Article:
Thai anti-government protesters agree to talks to end violence
Thai anti-government protesters agreed on Tuesday to talks brokered by a Senate leader to end Thailand's deadliest political crisis in nearly two decades and halt spiralling violence that has killed 38 people in five days.world Updated: May 18, 2010 10:40 IST
Thai anti-government protesters agreed on Tuesday to talks brokered by a Senate leader to end Thailand's deadliest political crisis in nearly two decades and halt spiralling violence that has killed 38 people in five days.
Troops have surrounded thousands of anti-government demonstrators in the fortified camp they have occupied since April 3 in central Bangkok. Pockets of violence have erupted in several other parts of the capital in recent days.
"We have agreed to take a new round of talks proposed by the Senate because if we allow things to go on like this, we don't know how many more lives will be lost," Nattawut Saikua, one of the "red shirt" leaders, told a news conference.
The talks would be led by a group of 64 senators who offered to mediate with the protesters and want a ceasfire on both sides.
The government's response to the offer was not immediately known, but Nattawut, speaking inside the protesters' fortified camp, said it was in the interests of Prime Minister Abhisit Vejjajiva to seek a negotiated end to the unrest.
"There has never been a prime minister that could secure victory by killing people. That could only be achieved through winning the hearts and minds of the people," he said.
An estimated 5,000 of the red-shirted protesters remain in a camp covering 3 sq km (1.2 sq miles) of an upmarket shopping district, set up as part of a movement that began in mid-March with the aim of toppling the government and forcing elections.
The authorities had warned them to leave by 3 pm (0800 GMT) on Monday, but the deadline passed without action being taken.
Hundreds of women and children took refuge in a temple inside the protest area, but some protesters fought with soldiers in areas around the camp.
Red shirt leaders have previously proposed a ceasefire and talks moderated by the United Nations, which the government dismissed. On Monday, they said they would accept talks as long as a neutral arbiter took part and troops withdrew.
"The government cannot entertain demands from the protesters," said Korbsak Sabhavasu, a senior aide to the prime minister earlier on Tuesday.
"The best way forward is to stop talking about negotiation and for the protest leaders to call their people back to the Rachaprasong rally area and stop the violence," he added.
Army spokesman Sansern Kaewkamnerd said some "terrorists" were trying to foment trouble through random killings.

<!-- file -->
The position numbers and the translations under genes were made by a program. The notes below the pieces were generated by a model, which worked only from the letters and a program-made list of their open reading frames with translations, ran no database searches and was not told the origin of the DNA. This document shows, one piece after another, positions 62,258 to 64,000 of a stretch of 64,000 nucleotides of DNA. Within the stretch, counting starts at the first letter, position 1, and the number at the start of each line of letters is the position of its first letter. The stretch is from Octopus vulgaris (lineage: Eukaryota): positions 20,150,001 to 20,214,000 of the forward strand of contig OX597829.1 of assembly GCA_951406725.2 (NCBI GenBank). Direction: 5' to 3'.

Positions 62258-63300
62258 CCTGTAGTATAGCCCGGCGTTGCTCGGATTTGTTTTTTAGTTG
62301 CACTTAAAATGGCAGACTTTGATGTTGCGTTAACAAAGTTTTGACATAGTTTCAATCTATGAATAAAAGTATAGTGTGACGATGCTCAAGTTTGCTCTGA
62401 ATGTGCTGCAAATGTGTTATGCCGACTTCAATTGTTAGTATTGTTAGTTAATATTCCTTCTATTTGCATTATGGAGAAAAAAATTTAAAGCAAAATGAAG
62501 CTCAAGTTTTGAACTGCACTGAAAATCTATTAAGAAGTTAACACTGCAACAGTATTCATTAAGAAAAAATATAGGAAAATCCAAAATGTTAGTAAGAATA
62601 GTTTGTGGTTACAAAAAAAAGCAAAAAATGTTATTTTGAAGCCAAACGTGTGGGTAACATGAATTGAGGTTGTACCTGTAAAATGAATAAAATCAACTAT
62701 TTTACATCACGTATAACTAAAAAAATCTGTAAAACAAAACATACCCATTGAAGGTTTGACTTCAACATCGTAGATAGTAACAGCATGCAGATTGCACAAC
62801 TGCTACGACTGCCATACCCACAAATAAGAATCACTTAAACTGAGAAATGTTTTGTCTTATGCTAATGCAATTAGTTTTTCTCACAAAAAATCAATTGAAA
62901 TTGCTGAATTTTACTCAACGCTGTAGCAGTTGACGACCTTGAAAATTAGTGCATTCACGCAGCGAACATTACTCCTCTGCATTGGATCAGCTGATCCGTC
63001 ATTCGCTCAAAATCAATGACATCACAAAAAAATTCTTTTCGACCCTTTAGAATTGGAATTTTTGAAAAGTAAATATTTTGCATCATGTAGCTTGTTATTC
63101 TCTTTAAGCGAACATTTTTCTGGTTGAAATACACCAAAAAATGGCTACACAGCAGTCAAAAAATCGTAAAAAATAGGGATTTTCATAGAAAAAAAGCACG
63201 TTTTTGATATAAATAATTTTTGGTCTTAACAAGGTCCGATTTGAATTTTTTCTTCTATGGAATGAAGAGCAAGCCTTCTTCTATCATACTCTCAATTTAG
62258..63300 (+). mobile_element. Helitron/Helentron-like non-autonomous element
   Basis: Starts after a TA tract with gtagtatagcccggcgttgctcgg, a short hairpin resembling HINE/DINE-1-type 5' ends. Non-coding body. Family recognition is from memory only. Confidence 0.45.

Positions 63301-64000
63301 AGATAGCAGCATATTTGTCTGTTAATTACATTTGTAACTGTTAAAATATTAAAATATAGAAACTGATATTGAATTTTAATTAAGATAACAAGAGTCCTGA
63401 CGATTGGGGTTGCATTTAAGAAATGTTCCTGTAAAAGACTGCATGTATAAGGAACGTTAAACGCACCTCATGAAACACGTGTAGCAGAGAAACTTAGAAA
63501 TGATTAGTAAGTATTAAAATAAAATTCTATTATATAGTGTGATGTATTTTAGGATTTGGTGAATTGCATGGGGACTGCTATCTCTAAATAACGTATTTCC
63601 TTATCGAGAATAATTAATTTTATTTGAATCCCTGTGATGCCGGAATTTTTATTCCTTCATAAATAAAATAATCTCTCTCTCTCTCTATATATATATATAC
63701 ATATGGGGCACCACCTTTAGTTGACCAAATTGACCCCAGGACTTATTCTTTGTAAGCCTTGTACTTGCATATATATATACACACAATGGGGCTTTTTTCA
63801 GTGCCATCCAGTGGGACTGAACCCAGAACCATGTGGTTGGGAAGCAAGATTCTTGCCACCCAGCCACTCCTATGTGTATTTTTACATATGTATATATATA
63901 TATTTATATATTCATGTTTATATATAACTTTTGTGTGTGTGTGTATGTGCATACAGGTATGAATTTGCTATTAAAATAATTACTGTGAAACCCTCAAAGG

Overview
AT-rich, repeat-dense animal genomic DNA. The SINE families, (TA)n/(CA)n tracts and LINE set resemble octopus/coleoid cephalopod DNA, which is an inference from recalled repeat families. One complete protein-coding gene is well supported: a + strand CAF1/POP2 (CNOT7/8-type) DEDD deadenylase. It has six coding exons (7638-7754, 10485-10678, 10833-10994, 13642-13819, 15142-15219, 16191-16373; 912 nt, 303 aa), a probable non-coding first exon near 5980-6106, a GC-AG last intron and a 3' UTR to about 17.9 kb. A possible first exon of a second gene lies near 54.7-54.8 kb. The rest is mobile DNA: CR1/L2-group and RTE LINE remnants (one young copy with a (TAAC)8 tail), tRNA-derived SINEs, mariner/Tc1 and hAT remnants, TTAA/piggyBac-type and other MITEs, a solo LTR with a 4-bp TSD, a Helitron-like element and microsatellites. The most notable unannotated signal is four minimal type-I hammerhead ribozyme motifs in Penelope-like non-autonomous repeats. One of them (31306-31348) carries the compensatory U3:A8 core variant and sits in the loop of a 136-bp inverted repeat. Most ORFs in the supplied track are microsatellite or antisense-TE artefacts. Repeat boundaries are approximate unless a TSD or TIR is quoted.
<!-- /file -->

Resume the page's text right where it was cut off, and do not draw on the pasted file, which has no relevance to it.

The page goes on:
"There are groups of terrorists trying to create incidents by hurting and killing people. Their targets are innocent
people at the rallies, rescue workers, journalists," Sansern said.
He said one such incident occurred on Monday north of the main protest site in an apartment block under construction.
"A group of snipers dressed as soldiers were hiding on floors 24 to 27 aiming randomly at people, and that is being blamed on soldiers," he told a televised briefing.
Thai media reported a fire was raging in a row of deserted shops in the same area on Tuesday and firefighters were struggling to get into the area because of barricades.
Erawan Emergency Medical Centre said on Tuesday that 38 people had died in the flare-up of violence since May 13 and 67 have been killed people since trouble started in April.
The protesters, mostly drawn from the rural and urban poor, and supporters of ousted ex-premier Thaksin Shinawatra, had initially demanded immediate elections.
Earlier this month, Prime Minister Abhisit Vejjajiva unilaterally offered an election in November -- just over a year before one was due -- but withdrew the offer because the "red shirts" refused to end their rally and kept adding more demands.
"Following the prime minister's decision to scrap the poll plan, it has become clear that hope for any political solution and reconciliation of the situation even in the short term is extremely slim," political analyst Maria Patrikainen of IHS Global Insight Analysis wrote in a note on the crisis.
"With no immediate solution in sight, the fighting also threatens to further divide Thailand's already fractured society, pushing the country towards civil war," she added.
Among the smaller incidents reported from late on Monday, Channel 3 television reported that hundreds of red shirts had attempted to hold a protest at Ramkamhaneg University in the south of the city on Monday evening.
When students resisted and riot police intervened, the red shirts agreed to hold their rally outside the university. Later a gunman driving past on a motorbike fired into the crowd and the demonstrators dispersed. Some minor injuries were reported.